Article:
Transgender people are at an extremely high risk of death just because of their gender identity. Between assault, murders, and improper healthcare, trans people fight for their lives every day. In this infographic, I tried to highlight some jarring statistics that will inform the public about the crimes trans people face along with charts to help visualize the information. I included the TrevorLifeline as a resource to LGBT people, specifically trans, who may read this and realize they need resources, information, or a listening ear. I intend to bring public awareness to the struggle of transgender people so that cisgender individuals (identify as birth sex) can take steps to speak up and fight for trans people’s right to live.
Sidney Namey is a current sophomore at Pratt Institute’s upstate campus, Munson Williams Proctor Arts Institute, where she studies Communications Design with a focus in Illustration. She intends to move to Pratt’s Brooklyn campus for her junior and senior years and graduate with a BFA in Illustration in 2020. When she is not in school, she resides in a rural town just outside Pittsburgh, Pennsylvania.
My infographic is entitled “Transgender Mortality Rates.” It shows statistics related to murders, assault, and healthcare in the transgender community. I am passionate about this topic because my brother is trans, so I often worry about his well-being. Transgender people have very low life expectancies. I used the colors of the transgender flag for my infographic because I thought it would be recognizable to people who know the flag, and the bright colors will catch the eyes of those who don’t. The colors are also pink and blue, the stereotypical boy and girl colors.
“2” Garamond3 LT Std Regular
“2” Garamond 3 LT Std
“9” Garamond 3 LT Std
“H” Garamond 3 LT Std
“0” Garamond 3 LT Std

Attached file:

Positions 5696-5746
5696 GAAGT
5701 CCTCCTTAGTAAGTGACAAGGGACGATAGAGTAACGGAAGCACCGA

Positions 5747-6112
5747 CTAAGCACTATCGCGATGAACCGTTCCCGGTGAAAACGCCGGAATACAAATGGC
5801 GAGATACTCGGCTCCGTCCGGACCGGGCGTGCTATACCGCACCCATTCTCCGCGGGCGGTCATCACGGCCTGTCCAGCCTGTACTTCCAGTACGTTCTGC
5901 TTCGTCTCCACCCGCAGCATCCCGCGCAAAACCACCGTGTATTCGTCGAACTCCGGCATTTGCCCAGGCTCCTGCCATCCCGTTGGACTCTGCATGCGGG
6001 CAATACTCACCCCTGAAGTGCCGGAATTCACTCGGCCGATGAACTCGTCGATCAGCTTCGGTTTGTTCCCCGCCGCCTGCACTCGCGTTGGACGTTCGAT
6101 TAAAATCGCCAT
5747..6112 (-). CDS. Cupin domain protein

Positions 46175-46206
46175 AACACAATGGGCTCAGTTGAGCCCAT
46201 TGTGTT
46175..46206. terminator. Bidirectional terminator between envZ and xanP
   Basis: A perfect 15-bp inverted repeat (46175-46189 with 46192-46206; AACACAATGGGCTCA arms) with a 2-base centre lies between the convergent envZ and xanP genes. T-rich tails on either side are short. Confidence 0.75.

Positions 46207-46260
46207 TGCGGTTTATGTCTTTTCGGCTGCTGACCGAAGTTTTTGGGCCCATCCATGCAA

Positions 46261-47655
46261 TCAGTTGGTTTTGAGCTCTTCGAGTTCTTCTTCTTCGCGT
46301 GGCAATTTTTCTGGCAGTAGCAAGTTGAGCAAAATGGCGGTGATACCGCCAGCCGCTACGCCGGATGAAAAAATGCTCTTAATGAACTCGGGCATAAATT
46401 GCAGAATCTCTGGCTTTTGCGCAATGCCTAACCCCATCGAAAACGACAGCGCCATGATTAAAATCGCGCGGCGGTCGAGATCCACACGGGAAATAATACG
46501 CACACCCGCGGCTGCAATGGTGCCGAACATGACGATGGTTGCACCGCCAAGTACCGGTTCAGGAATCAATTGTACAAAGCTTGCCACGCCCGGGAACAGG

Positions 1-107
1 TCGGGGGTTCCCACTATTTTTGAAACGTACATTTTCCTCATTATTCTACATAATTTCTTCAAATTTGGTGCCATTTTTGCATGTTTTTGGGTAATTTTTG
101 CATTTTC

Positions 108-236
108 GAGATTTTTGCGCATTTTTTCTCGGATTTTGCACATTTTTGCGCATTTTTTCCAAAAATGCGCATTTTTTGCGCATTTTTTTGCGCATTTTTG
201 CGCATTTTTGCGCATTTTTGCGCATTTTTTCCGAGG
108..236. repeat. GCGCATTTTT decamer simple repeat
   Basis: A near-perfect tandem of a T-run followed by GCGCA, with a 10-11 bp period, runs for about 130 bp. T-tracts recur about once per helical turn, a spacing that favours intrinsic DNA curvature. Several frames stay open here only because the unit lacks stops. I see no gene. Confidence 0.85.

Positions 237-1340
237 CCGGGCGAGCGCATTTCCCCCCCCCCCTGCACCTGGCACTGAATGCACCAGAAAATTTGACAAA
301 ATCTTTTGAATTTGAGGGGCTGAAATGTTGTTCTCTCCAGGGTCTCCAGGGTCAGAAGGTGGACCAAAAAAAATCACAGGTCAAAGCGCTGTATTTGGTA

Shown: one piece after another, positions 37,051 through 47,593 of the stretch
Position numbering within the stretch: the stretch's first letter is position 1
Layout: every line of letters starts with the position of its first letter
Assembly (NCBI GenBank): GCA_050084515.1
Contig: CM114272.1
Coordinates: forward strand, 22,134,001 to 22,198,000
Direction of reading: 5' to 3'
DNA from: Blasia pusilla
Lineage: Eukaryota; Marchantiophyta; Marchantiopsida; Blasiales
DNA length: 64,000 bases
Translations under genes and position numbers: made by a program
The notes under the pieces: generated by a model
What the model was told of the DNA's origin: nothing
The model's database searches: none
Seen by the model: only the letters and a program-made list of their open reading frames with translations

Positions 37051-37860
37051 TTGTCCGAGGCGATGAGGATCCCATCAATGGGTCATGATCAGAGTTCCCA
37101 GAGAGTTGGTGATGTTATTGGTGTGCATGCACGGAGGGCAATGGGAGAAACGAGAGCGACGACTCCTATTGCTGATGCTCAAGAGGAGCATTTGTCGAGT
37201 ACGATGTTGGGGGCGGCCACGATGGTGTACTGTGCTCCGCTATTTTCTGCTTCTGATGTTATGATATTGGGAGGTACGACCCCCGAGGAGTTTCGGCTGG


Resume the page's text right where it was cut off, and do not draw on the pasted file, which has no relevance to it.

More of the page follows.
Garamond 3 LT Std Regular
2, 2, 9, H, 0
My dollar sign design was inspired by initials written in old scripts for seal stamps. Giddyup was my inspiration for the handling of the line through the middle. My first sketch is on the right, and my final design is in the center.
I finished my process book! I printed, cut, and spiral bound it. I’m super happy with the results and can’t wait until winter break because I’m going to make many more illustrations of Piper’s stories for her to color.
I had my mother print out and give my coloring pages to Piper. At first she thought they were mean because I love to tease her, but she really likes attention so she came around. She asked why I only gave her a few pages and not a whole book. I’m definitely going to continue my project and keep drawing Piper’s stories.
I did some research this week about Piper’s birth and found some more images for my process book. I also came to the conclusion that I want my book to be interactive, so I’m making my line art into a coloring book for Piper.
This week, I created the font “Pipeface” out of Piper’s handwriting using Calligraphr.com.
I’m going to use the font in my process book and illustrations.
This is a spread from my process book using the font and a photo taken during Thanksgiving break.
This is another illustration for my comic. I hope to have at least ten to make a book. I am going to add text to help explain the story and possibly have Piper hand write it for the book.
I have drawn and begun to color more illustrations for my comic.
This is the colored version of the line art from week 6 using the color scheme I posted last week.
This is my color scheme for the Piper comics. I thought really hard about colors I associate with my little sister, and this is what I came up with.